Green Team to make big changes


Rachel Krumholz, Feature Editor

In the midst of homework and tests, “going green” is the least of our worries, but rising environmental issues show how important it really is.

“I think the environment is one of the most pressing issues,” Green Team Co President, Senior Judith Roeder says. “People turn a blind eye to it, especially teens around our age, but it’s important to get involved and take action.”

The Green Team is a club that focuses on environmental sustainability, both inside and outside of ETHS. Though the club started over 20 years ago, they are planning on making big changes for this year.

“Going forward, now that Judith and I are running the club, we want to have a bigger impact on the school’s sustainability,” Co President Senior Ilana Baker explains.

This year, the Green Team is going to have guest speakers come in and further the discussion on the environment. They are looking to speak with people that are helping the environment locally.

Additionally, they plan on encouraging the administration to make more eco-friendly changes within the school. The Green Team plans to meet with Associate Principal Robert Brown to discuss possible changes.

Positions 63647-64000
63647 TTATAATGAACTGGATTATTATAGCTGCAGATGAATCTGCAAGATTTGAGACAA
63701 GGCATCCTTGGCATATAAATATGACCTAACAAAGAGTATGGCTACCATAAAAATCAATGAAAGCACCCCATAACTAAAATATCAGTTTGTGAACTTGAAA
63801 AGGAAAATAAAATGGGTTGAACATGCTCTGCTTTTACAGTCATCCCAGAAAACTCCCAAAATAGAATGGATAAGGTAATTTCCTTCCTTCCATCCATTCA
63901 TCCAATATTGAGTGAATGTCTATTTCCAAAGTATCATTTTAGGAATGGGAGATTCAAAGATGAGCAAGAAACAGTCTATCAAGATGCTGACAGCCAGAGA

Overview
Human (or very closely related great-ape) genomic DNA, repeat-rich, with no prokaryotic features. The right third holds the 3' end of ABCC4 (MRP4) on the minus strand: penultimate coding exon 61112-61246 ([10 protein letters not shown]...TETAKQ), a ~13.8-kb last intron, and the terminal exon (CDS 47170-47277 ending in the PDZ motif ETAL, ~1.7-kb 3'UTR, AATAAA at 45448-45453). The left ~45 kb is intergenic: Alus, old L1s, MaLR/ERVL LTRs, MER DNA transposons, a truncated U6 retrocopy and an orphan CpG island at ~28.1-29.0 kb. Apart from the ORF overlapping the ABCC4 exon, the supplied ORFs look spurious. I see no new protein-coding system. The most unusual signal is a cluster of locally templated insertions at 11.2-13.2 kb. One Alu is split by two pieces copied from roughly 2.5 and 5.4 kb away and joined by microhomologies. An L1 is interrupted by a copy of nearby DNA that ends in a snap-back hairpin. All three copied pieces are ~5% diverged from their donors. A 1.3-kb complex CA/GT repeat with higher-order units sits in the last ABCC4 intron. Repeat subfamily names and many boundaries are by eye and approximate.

Already, they were able to get the administration to implement blue reusable trays into every cafeteria, so that an excessive use of styrofoam is not needed.

This year will be different for the Green Team, since they plan on doing more for the school and the environment. “The involvement of the club has gone down over the past few years, but we have many ideas on how to turn that around.” Sponsor Joel Weiner says.

They will be spreading awareness on environmental issues through The Green Minute, which is a collection of information sheets, that will be hung around the school. Also, they will be supporting the city council in protecting bike lanes throughout Evanston.

They want to inform students on how little changes in their life can drastically help the environment. “ETHS is such a big school, it’s important to ensure that all of the wonderful things we are doing aren’t harming the environment,” Baker says.

According to Population Education, small steps that students can take to help the environment include reducing meat intake, using more reusable containers and bottles, and powering down any electronic device after using it. Actions that don’t seem that demanding can positively impact our earth in the long run.

“We are all part of the problem,” Baker states, “The question is; are we going to be part of the solution?”

To learn more about environmental sustainability, visit